11. tomtbone

    tomtbone New Member

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    tomtbone in Boston
    I have a Wells Mclain cga-5 furnace with a btu input of 140k and output of 117k. Our house is operating on a single zone currently.

    It looks like any indirect system would cost me about 1k to 1.2k like the turbomax 23. How would this be any cheaper, especially considering the plumbing that has to be done to convert to a dual zone.
  12. Dana

    Dana In the trades

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    A TurboMax 23 is a "reverse indirect" with a bigger heat exchanger, and more expensive than a typical indirect. But if it's plumbed as a buffer tank/hydraulic seperator it'll improve the operating efficincy of the heating system, and allow you to micro-zone the house later without loss of efficiency. A priority zoned standard indirect will be hundreds cheaper. Either way you'll be into it for another pump and some plumbing, but if you went with the TurboMax you could skip the smart controller. It would have to be plumbed roughly like this:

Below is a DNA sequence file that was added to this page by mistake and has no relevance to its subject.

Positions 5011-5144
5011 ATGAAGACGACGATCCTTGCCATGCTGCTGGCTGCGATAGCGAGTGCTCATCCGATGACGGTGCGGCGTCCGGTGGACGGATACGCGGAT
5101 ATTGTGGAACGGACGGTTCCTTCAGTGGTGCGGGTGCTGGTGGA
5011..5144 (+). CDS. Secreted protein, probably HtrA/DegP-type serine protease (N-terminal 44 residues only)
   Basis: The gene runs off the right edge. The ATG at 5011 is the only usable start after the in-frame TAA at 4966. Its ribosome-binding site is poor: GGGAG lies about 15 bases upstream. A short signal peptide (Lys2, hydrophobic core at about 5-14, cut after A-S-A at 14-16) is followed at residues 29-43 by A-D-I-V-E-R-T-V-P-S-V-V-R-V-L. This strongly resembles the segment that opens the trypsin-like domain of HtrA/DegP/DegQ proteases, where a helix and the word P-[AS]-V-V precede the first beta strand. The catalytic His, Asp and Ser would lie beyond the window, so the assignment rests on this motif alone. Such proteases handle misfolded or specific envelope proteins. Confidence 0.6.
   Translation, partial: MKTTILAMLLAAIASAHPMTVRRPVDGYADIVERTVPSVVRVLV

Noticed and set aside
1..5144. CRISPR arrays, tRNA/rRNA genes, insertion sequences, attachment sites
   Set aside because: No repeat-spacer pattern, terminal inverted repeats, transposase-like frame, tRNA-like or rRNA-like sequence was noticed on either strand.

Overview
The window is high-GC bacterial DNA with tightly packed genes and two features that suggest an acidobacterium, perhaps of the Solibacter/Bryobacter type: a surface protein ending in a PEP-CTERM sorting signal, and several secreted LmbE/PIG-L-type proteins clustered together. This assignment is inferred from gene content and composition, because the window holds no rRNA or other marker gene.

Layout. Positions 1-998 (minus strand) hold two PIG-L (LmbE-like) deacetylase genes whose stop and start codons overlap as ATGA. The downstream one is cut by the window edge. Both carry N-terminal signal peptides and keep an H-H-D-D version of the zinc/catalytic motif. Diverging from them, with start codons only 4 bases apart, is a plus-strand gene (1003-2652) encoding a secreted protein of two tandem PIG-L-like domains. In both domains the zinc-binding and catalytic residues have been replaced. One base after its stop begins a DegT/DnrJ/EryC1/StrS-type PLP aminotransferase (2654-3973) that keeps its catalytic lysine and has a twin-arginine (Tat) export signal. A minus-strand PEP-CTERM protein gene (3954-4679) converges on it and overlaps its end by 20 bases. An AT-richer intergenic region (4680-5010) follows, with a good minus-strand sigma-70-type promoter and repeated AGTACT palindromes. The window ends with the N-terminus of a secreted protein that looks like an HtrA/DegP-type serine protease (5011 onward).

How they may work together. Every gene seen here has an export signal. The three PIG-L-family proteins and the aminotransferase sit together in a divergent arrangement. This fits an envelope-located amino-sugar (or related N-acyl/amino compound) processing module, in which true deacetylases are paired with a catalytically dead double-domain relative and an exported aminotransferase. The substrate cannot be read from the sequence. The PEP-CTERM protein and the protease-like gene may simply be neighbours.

[​IMG]

    But since the TurboMax doesn't com with separate port for the boiler & radiation loops (the way ErgoMax does), it'l have to be Tees on each. Set the temp on the TurboMax to whatever is required for the radiation (not lower than 130F to protect the boiler) slave the boiler's controls to the aquastat on the tank, and the radiation's circulation pump's relay to the room thermostat. The mass & hysteresis of the tank will prevent the boiler from ever short-cyling, and as the DHW draw brings the tank temp lower, the radiation will put out less heat automatically. (It's the right way to go, IMHO.) An alternate system schematic from TurboMax:

    [​IMG]


    To put in a 199k tankless the unit itself is gonna run about a grand, then you'll be into it for several hundred in stainless venting and gas line upgrading, etc, it'll be $2k or more when all is said & done. A 75gallon standalone will be ~$1500-2000, installed price, similat to the TurboMax/ErgoMax solutions, without the efficiency boost on the heating system if done right.
  13. jimbo

    jimbo Plumber

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    You might get 90 gallons in the first HOUR but in 20 minutes, you get 35 gallons. Not gonna work!
  14. tomtbone

    tomtbone New Member

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    tomtbone in Boston
    I found a great deal on a new never installed bradford M-I-75S6BN for $200. Can't beat that.